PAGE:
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Editor furious after exposé on official replaced with an ad

By Sun Xiaobo and Guo Kai (Global Times)

08:47, October 10, 2012

A senior official in Fujian Province is being accused of orchestrating the deletion of an unflattering newspaper report about his extravagant spending on expensive personal accessories.

A Sina Weibo posting on Monday, which has been reposted tens of thousands of times, claimed the exposé in Tuesday's edition of the City Times, a newspaper based in Kunming, capital of Yunnan Province, had been replaced by a full-page advertisement.

The story claimed Li Dejin, director of the Fujian Communications Department, owns a 50,000 yuan ($7,905) Rado watch and a Hermès belt that cost some 13,000 yuan.

"As a media practitioner from Fujian, I've never felt so furious and humiliated as today after seeing hundreds of thousands of copies of our newspaper altered," Zhou Zhichen, president of the City Times, wrote on his verified Weibo Tuesday morning.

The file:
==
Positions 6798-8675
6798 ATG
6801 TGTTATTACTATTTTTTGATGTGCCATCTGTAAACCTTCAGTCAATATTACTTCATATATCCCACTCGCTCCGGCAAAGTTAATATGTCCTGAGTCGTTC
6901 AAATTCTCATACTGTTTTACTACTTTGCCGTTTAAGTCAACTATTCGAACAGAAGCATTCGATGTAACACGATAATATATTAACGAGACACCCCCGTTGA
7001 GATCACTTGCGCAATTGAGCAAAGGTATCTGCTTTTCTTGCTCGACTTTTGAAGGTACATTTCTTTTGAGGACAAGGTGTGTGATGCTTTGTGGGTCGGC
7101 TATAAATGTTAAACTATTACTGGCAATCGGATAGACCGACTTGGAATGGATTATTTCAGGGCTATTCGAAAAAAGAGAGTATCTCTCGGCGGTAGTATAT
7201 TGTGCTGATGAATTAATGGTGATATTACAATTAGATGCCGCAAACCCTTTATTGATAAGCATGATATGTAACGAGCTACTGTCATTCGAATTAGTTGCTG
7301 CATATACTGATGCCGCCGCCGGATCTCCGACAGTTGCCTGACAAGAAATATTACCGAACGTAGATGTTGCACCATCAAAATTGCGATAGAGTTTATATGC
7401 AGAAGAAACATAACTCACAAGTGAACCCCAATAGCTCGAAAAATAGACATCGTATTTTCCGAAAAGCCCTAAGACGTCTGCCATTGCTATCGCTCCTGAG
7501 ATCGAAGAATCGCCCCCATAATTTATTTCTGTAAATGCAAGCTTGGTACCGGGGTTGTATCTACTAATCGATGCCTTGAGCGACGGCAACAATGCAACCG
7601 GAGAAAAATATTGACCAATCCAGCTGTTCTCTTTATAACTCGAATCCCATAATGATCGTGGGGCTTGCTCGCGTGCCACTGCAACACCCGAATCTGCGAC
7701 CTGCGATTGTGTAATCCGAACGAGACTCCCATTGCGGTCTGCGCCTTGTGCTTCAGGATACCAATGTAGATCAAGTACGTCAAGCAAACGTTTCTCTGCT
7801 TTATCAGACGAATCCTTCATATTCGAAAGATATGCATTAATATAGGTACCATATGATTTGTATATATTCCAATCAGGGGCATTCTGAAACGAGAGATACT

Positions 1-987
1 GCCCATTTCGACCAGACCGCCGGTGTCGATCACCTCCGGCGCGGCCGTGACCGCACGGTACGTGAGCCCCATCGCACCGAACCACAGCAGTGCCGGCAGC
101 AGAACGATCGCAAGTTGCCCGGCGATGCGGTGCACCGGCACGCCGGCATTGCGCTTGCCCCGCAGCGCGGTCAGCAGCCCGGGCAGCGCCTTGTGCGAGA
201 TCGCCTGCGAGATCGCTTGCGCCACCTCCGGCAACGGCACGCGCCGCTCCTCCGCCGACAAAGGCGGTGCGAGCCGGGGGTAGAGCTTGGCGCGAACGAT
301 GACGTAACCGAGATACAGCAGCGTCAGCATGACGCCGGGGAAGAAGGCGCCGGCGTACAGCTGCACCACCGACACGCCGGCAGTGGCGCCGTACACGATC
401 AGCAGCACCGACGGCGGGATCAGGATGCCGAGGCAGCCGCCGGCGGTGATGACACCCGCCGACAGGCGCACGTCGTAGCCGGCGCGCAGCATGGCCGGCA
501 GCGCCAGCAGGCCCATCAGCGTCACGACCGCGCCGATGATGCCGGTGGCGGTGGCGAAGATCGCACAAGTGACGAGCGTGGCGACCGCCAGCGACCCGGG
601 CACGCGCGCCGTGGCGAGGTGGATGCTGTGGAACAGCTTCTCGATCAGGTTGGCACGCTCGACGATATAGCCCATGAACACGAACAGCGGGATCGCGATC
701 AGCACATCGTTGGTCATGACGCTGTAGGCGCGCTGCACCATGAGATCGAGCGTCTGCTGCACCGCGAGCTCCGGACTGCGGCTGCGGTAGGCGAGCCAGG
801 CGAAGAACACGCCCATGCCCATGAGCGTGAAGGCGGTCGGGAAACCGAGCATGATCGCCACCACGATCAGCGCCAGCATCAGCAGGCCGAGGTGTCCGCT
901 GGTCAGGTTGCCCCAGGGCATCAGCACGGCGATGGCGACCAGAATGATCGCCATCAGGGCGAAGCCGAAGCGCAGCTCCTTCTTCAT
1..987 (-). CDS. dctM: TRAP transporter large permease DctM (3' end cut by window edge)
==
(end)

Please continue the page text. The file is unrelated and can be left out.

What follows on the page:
"I told myself that one has to survive before creating new things," according to Zhou's posting.

Zhou was unavailable for comment as of press time.

"I read Zhou's Weibo posting Monday night saying that Tuesday's City Times would run a story about Li Dejin," Wang Keqin, assistant editor in chief with the Economic Observer newspaper, told the Global Times Tuesday.

"When I talked with Zhou, he told me that the pressrun was underway," Wang told the Global Times.

"He was told Tuesday that page A30 had been replaced with an ad in more than 300,000 copies of the paper," Wang said.

Deng Fei, director of the journalist department of the Phoenix Weekly magazine, wrote on his Weibo Tuesday that reliable sources told him the page proof had not been destroyed and was at the printing plant.

"I was told by people who have read the report that it describes Li's expensive watch and belt. It's totally unnecessary to delete the page," Deng said.

Li Dejin, who was appointed director of the Fujian Communications Department in August 2009, triggered a torrent of protests online after his department incorporated the province's historic Quanzhou Port with several other adjacent ports and renamed it the Meizhou Bay Port.


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